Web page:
The campground guard grasped my hand tightly and with enthusiasm, switching from grabbing my thumb to my palm, as handshakes are done in Africa. He asked me where I’m from and when I said ‘America’ he closed his eyes as though he was trying to picture it.
“Does the sun come up every day in America, like here?” He asked, adorably.
I told him that it did.
“is it winter there now?” he wondered. I told him that in some parts of the country, it is quite cold. He seemed satisfied with those answers.
Then I offered him one of the 20 or so mangoes we’d bought from a roadside vendor for about $1.50, and he was so excited that he hugged me – twice.
We’d come a long way that day from the humid heat and light blue waters of the coast to the mountains that we’d been seeing in the distance for so long. The heat made way for cooler temperatures as we climbed meter after meter into Lushoto in Tanga, Tanzania, watching the arid ground turn into red farmland before settling at a quaint little farm lodge called Irente Farm Lodge.
Now all over Southern and Eastern Africa, I’ve become very used to friendly, curious people and in particular, children running out to say hello, but Lushoto seemed to be on another level.
As we walked on several of the those red dirt roads seeking views from up above, it wasn’t just children who excitedly ran to the road to say “Jambo!” (Hello in Swahili), but the adults as well who would say hello and, “Karibu” (welcome).
It really is the nicest thing when people warmly welcome you as an outsider.
Our quest was to see what was rumored to be one of the best views in Tanzania. This took us up a few mud and dirt roads, climbing in the sun and thankful for the light breeze. I had a feeling that we wouldn’t see much. The crop burning had made the sky a hazy brown, so milky you could barely see through it into the distance.
However we did find a nice patch of ferns, and some dramatic rock formations.
Later in the day, we tried again, walking to the Irente viewpoint for sunset. Just then, the sky opened up and in what seemed like no time at all, went from a sporadic drop here and there to a full on monsoon.
The rainy season was starting in east Africa, after all.
That night a solid sheet of water came down for two hours, leaving me wondering how good my tent really was as I hunkered down in the farm lodge, running out into the rain to stir the dinner we were cooking over a wood fire in a covered area outdoors from town to time. Of course, the other campsite guard insisted on helping me build the fire and helped watch the poike (stew) as it bubbled for a couple of hours. Don’t worry, he got a helping of stew and a nice tip.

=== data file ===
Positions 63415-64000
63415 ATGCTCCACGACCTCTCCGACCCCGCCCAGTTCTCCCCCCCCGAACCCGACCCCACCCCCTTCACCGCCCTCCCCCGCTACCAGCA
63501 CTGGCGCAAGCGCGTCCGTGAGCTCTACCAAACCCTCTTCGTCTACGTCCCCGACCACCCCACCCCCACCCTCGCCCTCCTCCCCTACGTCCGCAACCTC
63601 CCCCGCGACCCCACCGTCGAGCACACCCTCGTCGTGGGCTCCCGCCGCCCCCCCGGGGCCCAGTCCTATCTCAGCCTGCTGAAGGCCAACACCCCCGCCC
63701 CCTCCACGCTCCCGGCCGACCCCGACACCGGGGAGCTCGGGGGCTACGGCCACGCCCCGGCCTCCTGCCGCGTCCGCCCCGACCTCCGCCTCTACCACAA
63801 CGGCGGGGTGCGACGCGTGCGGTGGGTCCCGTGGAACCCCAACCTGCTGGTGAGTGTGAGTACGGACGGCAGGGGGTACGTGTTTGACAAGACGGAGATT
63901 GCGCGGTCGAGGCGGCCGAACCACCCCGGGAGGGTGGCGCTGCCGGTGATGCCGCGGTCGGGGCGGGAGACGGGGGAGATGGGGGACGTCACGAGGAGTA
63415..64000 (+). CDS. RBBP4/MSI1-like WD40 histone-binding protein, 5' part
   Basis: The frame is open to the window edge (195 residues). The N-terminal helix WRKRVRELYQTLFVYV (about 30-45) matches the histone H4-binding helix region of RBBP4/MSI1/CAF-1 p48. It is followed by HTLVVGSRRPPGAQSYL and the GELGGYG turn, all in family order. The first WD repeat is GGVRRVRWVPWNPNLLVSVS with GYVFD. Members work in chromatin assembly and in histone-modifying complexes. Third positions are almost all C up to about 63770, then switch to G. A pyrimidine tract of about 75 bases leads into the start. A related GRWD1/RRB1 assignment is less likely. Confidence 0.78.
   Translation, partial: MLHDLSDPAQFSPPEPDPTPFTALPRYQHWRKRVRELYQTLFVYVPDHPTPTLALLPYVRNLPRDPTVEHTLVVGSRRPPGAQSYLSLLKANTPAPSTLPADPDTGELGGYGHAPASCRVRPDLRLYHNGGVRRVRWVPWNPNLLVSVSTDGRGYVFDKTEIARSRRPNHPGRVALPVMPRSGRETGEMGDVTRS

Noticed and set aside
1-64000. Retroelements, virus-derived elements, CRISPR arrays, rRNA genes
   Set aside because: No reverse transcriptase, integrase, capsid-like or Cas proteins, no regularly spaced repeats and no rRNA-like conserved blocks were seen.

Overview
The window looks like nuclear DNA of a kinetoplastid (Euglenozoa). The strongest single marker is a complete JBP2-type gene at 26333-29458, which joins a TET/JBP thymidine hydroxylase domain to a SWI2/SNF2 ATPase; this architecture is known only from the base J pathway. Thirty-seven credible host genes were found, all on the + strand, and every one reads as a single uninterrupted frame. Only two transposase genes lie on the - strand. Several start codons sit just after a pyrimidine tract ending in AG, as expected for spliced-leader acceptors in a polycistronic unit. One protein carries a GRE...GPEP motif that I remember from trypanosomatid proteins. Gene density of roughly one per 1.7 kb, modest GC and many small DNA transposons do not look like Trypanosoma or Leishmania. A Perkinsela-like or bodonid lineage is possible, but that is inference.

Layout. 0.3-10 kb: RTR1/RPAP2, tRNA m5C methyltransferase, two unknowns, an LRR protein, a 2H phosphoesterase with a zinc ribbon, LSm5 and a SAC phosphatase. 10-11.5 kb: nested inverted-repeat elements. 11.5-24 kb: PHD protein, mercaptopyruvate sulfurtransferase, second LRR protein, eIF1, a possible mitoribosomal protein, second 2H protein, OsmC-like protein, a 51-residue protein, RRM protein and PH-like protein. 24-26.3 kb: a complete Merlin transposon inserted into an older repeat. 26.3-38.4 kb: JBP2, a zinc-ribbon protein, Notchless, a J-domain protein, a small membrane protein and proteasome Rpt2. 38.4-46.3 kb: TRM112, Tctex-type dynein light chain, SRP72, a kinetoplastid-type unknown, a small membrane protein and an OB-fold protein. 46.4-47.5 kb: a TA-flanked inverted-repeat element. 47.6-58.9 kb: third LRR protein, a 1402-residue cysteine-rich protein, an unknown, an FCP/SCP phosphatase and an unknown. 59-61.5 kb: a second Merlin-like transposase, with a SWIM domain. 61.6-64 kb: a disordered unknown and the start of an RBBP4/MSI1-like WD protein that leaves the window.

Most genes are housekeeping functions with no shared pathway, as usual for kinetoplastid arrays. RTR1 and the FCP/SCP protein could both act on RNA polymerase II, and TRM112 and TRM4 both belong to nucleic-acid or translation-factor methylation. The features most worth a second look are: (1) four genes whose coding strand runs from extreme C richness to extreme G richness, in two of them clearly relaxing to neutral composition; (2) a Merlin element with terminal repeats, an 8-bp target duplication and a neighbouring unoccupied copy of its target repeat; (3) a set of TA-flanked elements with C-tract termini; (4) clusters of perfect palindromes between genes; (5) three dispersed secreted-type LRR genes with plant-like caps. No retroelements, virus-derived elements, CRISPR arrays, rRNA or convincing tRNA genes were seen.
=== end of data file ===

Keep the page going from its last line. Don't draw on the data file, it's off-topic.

The next morning I awoke mostly dry, and we decided to make a last-ditch effort to see the viewpoint.
Third time’s a charm. The rain had cleared all of the smoke and I’m happy to report, the view is truly spectacular.
The viewpoint is easy to access from the farm on foot. It takes about 20 minutes to walk there, give or take, or you can drive there in about 5 minutes if you have a car.
You’ll arrive at the Irente Cliff Lodge, and you can either pay 1000 TZS (about 50 cents USD), to cut out some of the walk and go through the lodge lobby, or you can bypass it and walk in from lower down on the road. Either way, it costs 2000 TSZ to gain access to the viewpoint, which is advertised as going to the village.
Be careful up there. It’s a sheer drop from the rocks above, and as you can see, that would be one long fall!
We left town that day a lighter in spirit, thankful to have been welcomed so warmly by everyone in town, including the guard at the bank who vigorously shook my hand and even escorted me to the machine to draw my cash out, smiling the whole time.
This is potentially one of my biggest reasons for loving Africa so much – the warmth and hospitality. Yes, the people are poor and desperate and some heckle tourists for money (wouldn’t you in their position?) but when it comes down to it they are kind, curious, and ever the most gracious hosts.
Lushoto, you were beautiful in so many ways.
Do it yourself:
- Get there: Drive in on your own or if taking public transport, Take any bus bound for Moshi/Arusha and get off at Mombo. It takes about 4.5 hours from Dar es Salaam. Then take a Dala (local mini van bus) up to Lushoto which should take roughly one hour and cost 2500 TZS.
- Stay: I camped at Irente Farm Lodge which is slightly out of town, and it set me back 15,000 TZS per night. They also have rooms and delicious food with cheese, bread, and jam that they make onsite.
- See: There are several waterfalls and national parks that you can enter only with a guide, which the farm lodge can arrange. It costs about $30 per person for the guide and park entrance.
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